Inside a room the size of a small wine cellar, there's a constant, eerie squeaking noise as bottles filled with a cherry-red liquid are mechanically rotated on racks in 98.6-degree temperature. Erythropoietin (EPO) is incubating.
It's not easy to get in that room at the Amgen complex in Thousand Oaks. Workers must use special magnetic key cards to enter the building, and double doors keep outside air from seeping in.
This is very valuable stuff. EPO figures to be Amgen's first biotechnology drug, and in its dried state, analysts say, EPO will be worth about $100 million a pound.
So far, in clinical human tests, EPO has won eye-popping reviews, including one published in the New England Journal of Medicine. EPO seems to alleviate chronic anemia in patients with severe kidney disease, who cannot produce enough red blood cells on their own. They need frequent blood transfusions, which carry the risk, however small, of hepatitis or AIDS. Kidney patients given EPO transfusions three times a week after dialysis didn't need blood transfusions, and patients recovered much of their old energy.
If all goes well, Amgen will get Food and Drug Administration approval for EPO by 1989.
Amgen's scientists played detective to find the molecule containing EPO, then broke apart the DNA blueprint, spliced together genes and cloned the hormone, which occurs naturally in the body and helps produce red blood cells.
"We're in true designer genes," said Philip Whitcome, Amgen's director of strategic planning.
The nation's 80,000 kidney dialysis patients could be treated with injections of EPO in a liquid form several times a week. To treat them all would only take a pound or two of EPO in its dried form, and could be worth $130 million a year in sales. EPO also looks as though it might help chemotherapy and rheumatoid-arthritis patients who suffer from anemia, plus other uses, worth another $300 million a year.
EPO also looks like a wonder drug to the stock market. Amgen's stock, which closed Monday at $37.625, up from $12.50 last year, sports a stratospheric price-earnings ratio of 400. The average S&P 500 stock has a p/e of 15.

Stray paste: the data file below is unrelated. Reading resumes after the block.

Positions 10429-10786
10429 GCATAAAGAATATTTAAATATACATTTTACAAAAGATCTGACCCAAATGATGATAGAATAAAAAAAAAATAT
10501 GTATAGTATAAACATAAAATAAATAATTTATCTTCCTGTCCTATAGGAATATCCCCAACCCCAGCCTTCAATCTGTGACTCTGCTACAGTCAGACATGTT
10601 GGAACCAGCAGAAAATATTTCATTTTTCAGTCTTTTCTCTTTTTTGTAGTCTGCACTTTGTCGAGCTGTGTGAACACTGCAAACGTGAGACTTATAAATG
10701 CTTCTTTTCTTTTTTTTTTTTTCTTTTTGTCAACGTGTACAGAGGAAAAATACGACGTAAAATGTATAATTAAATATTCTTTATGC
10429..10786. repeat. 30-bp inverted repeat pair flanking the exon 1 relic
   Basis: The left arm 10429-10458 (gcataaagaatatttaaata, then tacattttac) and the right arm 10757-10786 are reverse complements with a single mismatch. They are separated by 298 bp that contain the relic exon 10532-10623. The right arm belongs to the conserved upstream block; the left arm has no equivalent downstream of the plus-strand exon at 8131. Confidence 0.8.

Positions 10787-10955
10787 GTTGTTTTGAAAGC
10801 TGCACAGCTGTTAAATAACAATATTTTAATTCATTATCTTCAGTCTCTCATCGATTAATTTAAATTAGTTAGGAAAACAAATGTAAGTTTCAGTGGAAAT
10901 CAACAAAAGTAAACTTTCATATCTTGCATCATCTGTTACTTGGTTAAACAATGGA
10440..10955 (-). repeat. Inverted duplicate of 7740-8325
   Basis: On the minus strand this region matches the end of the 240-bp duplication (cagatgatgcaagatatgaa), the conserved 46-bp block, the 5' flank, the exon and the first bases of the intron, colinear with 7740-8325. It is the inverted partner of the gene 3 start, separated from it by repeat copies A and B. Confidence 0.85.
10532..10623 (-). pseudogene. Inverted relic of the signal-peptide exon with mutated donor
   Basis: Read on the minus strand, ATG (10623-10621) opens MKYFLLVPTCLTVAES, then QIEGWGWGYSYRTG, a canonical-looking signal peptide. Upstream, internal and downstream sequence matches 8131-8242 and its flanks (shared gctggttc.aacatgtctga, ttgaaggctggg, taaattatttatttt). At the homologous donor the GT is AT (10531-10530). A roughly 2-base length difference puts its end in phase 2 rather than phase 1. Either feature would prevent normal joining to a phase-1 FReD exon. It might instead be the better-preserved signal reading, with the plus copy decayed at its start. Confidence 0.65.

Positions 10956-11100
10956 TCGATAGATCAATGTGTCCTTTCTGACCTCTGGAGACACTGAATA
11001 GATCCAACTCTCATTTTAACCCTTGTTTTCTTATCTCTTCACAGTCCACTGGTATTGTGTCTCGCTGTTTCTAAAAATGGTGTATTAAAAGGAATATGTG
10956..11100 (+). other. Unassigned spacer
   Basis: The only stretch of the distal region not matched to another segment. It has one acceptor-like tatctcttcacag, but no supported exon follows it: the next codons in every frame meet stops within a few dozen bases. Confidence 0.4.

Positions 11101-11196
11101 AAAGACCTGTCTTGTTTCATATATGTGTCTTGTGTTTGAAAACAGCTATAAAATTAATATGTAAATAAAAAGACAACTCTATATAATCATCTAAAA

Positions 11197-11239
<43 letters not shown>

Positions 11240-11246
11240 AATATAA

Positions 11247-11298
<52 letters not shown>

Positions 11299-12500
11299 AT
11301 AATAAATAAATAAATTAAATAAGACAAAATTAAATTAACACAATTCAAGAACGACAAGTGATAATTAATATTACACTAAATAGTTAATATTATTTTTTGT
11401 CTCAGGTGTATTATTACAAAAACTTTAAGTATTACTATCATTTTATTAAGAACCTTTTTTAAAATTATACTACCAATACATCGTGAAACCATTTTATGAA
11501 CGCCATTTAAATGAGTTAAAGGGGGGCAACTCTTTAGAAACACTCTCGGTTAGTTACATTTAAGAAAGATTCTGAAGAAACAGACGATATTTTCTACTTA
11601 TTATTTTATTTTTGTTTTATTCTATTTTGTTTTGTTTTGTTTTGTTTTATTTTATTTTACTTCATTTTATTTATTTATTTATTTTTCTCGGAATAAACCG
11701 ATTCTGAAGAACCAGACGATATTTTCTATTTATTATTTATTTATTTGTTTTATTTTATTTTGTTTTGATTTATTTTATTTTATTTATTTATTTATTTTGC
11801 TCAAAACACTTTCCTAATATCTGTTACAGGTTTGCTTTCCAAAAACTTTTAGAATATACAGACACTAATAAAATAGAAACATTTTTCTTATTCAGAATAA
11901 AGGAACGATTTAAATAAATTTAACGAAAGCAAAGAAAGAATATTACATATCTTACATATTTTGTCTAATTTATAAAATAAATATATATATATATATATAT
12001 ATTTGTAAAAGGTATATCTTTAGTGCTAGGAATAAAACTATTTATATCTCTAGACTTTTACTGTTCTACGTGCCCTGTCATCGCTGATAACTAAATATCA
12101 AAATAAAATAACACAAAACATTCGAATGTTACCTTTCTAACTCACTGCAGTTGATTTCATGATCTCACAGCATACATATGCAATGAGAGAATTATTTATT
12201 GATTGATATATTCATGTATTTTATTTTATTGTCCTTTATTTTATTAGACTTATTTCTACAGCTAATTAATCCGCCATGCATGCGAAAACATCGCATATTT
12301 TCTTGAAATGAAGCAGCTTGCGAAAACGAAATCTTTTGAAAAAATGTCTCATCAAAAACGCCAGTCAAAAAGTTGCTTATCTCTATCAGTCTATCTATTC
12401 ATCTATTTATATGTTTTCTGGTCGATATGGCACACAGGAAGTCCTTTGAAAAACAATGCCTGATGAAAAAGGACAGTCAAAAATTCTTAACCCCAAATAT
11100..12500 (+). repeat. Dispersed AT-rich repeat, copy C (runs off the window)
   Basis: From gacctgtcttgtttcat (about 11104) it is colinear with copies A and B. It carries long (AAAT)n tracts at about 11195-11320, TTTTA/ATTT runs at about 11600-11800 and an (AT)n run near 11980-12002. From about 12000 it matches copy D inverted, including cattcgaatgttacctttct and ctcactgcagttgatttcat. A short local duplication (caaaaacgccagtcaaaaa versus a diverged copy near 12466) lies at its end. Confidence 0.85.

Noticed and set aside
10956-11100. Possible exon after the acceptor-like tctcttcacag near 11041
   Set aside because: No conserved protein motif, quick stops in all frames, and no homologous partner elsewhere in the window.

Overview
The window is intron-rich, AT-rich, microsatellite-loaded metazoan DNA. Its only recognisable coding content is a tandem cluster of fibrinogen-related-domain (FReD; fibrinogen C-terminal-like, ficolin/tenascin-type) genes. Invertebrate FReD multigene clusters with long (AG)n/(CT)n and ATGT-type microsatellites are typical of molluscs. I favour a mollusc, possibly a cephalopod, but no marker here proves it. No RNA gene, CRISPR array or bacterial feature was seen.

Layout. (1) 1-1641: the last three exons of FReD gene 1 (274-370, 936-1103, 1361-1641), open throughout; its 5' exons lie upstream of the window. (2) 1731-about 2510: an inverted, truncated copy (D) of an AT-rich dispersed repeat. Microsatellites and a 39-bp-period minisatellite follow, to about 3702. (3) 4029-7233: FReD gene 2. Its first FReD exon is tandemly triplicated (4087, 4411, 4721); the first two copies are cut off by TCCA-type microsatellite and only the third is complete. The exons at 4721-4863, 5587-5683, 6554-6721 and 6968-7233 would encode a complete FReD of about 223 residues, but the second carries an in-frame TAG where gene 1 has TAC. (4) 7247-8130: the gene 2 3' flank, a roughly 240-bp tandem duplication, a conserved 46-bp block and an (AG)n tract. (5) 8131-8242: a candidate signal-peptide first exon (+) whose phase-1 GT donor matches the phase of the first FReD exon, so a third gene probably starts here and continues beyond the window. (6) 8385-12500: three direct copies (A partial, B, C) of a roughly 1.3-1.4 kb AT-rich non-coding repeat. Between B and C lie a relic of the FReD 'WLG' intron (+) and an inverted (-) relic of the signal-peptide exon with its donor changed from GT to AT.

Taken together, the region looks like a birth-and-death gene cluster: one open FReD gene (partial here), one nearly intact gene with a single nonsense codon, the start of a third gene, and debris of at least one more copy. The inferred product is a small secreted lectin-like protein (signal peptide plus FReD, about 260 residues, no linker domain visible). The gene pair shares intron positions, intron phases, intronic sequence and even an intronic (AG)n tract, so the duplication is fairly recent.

In effect, what the stock market has done is priced Amgen in anticipation of the $50 million that analysts expect the company to earn five years from now.
'A Little Scary'
"It's a little scary. People don't want to miss the boat, and they bet their chips a lot earlier today," said George B. Rathmann, 59, a big, bearded man who is Amgen's chairman and chief executive.
Can Amgen ever justify its dizzying stock price with real profits? The answer, increasingly, looks like yes.
"I really do not see any major dangers now," said Jim McCamant, editor of Medical Technology Stock Letter. "EPO is the kind of dream product every biotechnology firm dreams they have. EPO will pay the bills and certainly allow Amgen to grow and develop other drugs," said James Fenno, a former vice president of Amgen and now an executive with a Santa Monica biotech firm, Ingene.
In the drug business, it only takes one hit to become a star. SmithKline Beckman was an also-ran firm until it discovered Tagamet, an ulcer drug that produces $1 billion a year in sales. On a smaller scale, EPO might be Amgen's Tagamet.
Amgen investors are obviously gambling that years from now they will look sage, much as were those early investors in Polaroid in the 1950s, Teledyne in the '60s, and Wal-Mart in the '70s.
"People are buying into the glamour of biotechnology. They like to go to cocktail parties and say they own stock in biotech. Twenty years ago it was electronics companies," Fenno said.
Amgen's stock price is both swollen and volatile, which makes it a prime target for short-selling. Last month, for instance, Amgen was set to sell another 2 million shares of stock. But in the two days before the offering came out, many investors took short positions on Amgen--that is, they borrowed Amgen stock, then sold it with a commitment to replace the stock in the near future. They were gambling the price of the stock would go down enough so they could replace it at a lower price and thus turn a profit.
It worked. The short-sellers beat down Amgen's stock price from $38 to $34. Amgen went ahead with the offering anyway because major institutional investors had been waiting to get their hands on the stock, but the short-sellers picked $8 million out of Amgen's pockets.
Still, Amgen's current market capitalization--the total value of all its stock--places it third among all biotech firms, behind Genentech and Cetus.
More astonishing is that Amgen's $624-million market capitalization now ranks it about 750th among all U.S. firms, ahead of many better-known companies in traditional businesses including Glendale Federal Savings & Loan, Nike and Mack Trucks. They have plenty of assets, but Amgen has a hot idea.